The Coen brothers have been called many things: “playful provocateurs,” “consummate nihilists,” “true originals,” etc. One title that has perhaps been conspicuously missing is “a belated voice of their generation.” Having been born in 1954 and 1957 respectively, the Coens were born right in the middle of the baby boom, a fact that’s become increasingly clear in their films as of late. Their last two films were, after all, a remake of a John Wayne film and an autobiographical film about (among other things) what it was like to listen to Jefferson Airplane on a transistor radio during Hebrew classes. Looking elsewhere in their filmography you see all sorts of tributes to the pop culture of their youth including film noirs, Ealing comedies, and American roots music. Hell, even the film of theirs that is most beloved by younger generations (The Big Lebowski) heavily involves the rantings of an old Vietnam veteran. As such, it was perhaps inevitable that they’d one day make a film about the ground zero of Baby Boomer culture: the Grenich Village folk scene. And with their latest film, Inside Llewyn Davis, they’ve done just that.
Set in 1961 (shortly before folk music entered the mainstream) the film unsurprisingly examines the life of a man named Llewyn Davis (Oscar Issac). Davis is a talented, but not overly successful, folk singer who’s recently struggled to establish a solo career after the death of a former collaborator named Mike Timlin. Davis’ life is a bit of a mess; he has no permanent residence and must crash at other people’s homes every night, which is difficult because he’s a prickly character who tends to burn every bridge that’s extended to him. A former lover of his named Jean Berkey (Carey Mulligan) has recently told him that she’s pregnant, but she wants nothing more to do with him and is now with another folkie named Jim (Justin Timberlake), who’s friendlier and potentially more successful, but perhaps not Davis’ artistic equal. Things really start to go wrong for Davis one morning after he wakes up at one of the apartment he’s crashing in and accidentally allows the owner’s cat to escape right as the door locks behind him. This forces Davis to carry the cat along with him as he goes on a sort of three day odyssey to put his life back together or die trying.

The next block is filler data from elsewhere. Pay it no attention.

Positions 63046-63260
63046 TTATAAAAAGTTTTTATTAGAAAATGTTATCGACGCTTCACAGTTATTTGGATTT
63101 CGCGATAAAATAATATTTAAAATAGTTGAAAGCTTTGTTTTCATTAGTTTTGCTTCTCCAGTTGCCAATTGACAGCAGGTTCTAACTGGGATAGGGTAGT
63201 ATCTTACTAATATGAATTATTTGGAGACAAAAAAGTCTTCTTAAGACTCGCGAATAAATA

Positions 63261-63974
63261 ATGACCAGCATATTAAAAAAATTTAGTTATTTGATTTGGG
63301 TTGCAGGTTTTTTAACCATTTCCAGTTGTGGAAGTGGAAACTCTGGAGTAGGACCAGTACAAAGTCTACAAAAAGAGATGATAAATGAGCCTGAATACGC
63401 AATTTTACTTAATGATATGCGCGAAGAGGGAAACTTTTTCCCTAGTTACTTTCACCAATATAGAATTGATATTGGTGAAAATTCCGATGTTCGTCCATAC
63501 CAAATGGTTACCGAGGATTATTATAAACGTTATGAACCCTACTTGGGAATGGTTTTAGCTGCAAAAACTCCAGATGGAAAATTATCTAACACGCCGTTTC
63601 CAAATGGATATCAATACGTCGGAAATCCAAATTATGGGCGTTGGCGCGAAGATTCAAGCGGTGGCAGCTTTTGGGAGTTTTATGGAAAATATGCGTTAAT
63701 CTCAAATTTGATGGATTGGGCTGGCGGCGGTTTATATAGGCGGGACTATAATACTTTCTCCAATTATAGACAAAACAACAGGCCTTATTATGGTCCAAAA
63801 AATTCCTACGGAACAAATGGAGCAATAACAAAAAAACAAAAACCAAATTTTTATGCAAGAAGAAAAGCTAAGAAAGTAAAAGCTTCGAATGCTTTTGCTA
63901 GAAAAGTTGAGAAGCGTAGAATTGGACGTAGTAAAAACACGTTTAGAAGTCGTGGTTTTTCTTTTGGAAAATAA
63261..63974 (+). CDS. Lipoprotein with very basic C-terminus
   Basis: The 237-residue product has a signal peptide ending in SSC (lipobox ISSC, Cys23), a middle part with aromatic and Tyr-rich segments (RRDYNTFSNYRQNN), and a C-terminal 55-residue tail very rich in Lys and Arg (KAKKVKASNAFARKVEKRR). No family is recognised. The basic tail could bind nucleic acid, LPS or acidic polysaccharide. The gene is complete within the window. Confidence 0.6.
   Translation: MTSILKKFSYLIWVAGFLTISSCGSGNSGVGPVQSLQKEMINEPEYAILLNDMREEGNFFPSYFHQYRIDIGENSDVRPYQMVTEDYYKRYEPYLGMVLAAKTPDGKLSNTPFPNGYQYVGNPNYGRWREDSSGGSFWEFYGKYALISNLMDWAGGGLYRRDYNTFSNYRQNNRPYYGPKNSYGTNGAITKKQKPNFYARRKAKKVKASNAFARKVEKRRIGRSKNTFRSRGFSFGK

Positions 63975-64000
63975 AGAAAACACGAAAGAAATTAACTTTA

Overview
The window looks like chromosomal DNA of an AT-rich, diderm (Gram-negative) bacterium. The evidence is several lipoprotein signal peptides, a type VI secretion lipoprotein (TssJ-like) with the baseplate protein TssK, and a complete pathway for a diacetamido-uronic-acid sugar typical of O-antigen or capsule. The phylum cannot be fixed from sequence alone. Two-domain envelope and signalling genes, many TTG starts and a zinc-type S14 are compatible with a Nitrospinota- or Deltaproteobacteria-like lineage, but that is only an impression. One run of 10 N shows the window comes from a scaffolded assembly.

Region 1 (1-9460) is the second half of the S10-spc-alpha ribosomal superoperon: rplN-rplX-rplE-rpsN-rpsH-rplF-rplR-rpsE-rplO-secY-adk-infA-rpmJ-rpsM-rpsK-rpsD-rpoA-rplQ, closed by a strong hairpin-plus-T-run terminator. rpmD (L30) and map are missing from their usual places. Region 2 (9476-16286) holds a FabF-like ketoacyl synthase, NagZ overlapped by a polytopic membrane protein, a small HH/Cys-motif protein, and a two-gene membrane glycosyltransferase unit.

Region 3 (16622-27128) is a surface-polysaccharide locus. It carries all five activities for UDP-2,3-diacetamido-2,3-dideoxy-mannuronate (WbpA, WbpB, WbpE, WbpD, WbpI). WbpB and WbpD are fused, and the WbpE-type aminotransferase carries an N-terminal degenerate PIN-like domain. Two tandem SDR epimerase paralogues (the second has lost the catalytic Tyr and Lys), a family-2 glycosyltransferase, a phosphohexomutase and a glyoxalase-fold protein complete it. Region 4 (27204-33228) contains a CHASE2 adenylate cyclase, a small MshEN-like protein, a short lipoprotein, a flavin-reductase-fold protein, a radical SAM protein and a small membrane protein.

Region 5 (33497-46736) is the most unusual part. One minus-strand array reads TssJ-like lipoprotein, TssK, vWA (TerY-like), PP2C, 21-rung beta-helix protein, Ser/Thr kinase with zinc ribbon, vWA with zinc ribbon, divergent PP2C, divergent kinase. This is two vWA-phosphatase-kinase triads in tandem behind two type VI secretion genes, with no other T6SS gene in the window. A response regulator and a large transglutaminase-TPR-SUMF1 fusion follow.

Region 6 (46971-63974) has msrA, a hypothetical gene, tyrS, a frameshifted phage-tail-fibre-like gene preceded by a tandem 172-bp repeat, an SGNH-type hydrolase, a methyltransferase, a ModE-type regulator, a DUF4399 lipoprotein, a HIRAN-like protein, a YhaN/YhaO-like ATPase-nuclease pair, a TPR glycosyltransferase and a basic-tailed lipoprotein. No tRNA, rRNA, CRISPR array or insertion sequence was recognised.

More than anything, Inside Llewyn Davis feels like a companion piece to the Coen brothers’ 2009 film A Serious Man, which was a movie that took me a couple watches to really “get” but which I’ve come to really like. I don’t just say that because both films are set in the 60s and have similarly dry tones, rather, I say that because they seem to be two sides of the same cynical coin. A Serious Man was about a man who has a whole lot of bad things happen to him even though he was a fundamentally good person. Inside Llewyn Davis is a little different; its main character probably isn’t a monster or anything, but he does a have a rather self-destructive personality. I don’t mean “self-destructive” in the sense of drugs or booze, more that pretty much everything he touches seems to turn to shit because he makes a lot of selfish decision and tends to push away those who might otherwise be helpful to him out of a sort of misguided sense of pride. If Larry Gopnik’s plight in A Serious Man was Job-like, Llewyn Davis’ problems seem almost karmic in nature, a fact that’s sort of backed up by the film’s cyclical structure.
I wouldn’t call the film a “musical,” because that label implies that the music more than anything is the draw and I don’t think that’s the case here. However, songs are played in their entirety at certain points and it is also essential to the film’s plot that the audience believes that Llewyn Davis to be a credible talent. As such the Coens have brought in T. Bone Burnett, the architect of the Grammy winning soundtrack to the Coens’ O Brother Where Art Thou, to make sure the music here is up to snuff. I wouldn’t call this film’s soundtrack a revelation per se, and I don’t think it will have quiet the commercial success of the last Coen/Burnett production, in part because I think 60s folk music has been mined a bit more heavily over the years than 30s bluegrass. That said, the material that Burnett has found works well in the movie and has created a very believable repertoire for Llewyn Davis. Credit should also be given to Oscar Issac and the other actors for performing these songs with gusto.
Inside Llewyn Davis is simply one of the best depictions of the “starving artist” I’ve seen. It does a really good job of generating a certain amount of sympathy for its lead character even as he does unlikable things. I also really like the way it recreates the 60s without glamorizing it and making it seem “groovier” than it really was. Also, while it’s one of the Coens’ less overtly comedic films, the brothers’ signature wit does underlie every scene of the film and keeps it entertaining even though it has a pretty cold and quiet tone. The Coen brothers are so consistently strong that they can sometimes be taken for granted. It’s easy to see a movie like this and simply declare “they’ve done it again,” and then move on. That perhaps does a disservice to their accomplishments. Movies like this are not easy to make and they deserve to be appreciated when they come along.
**** out of Four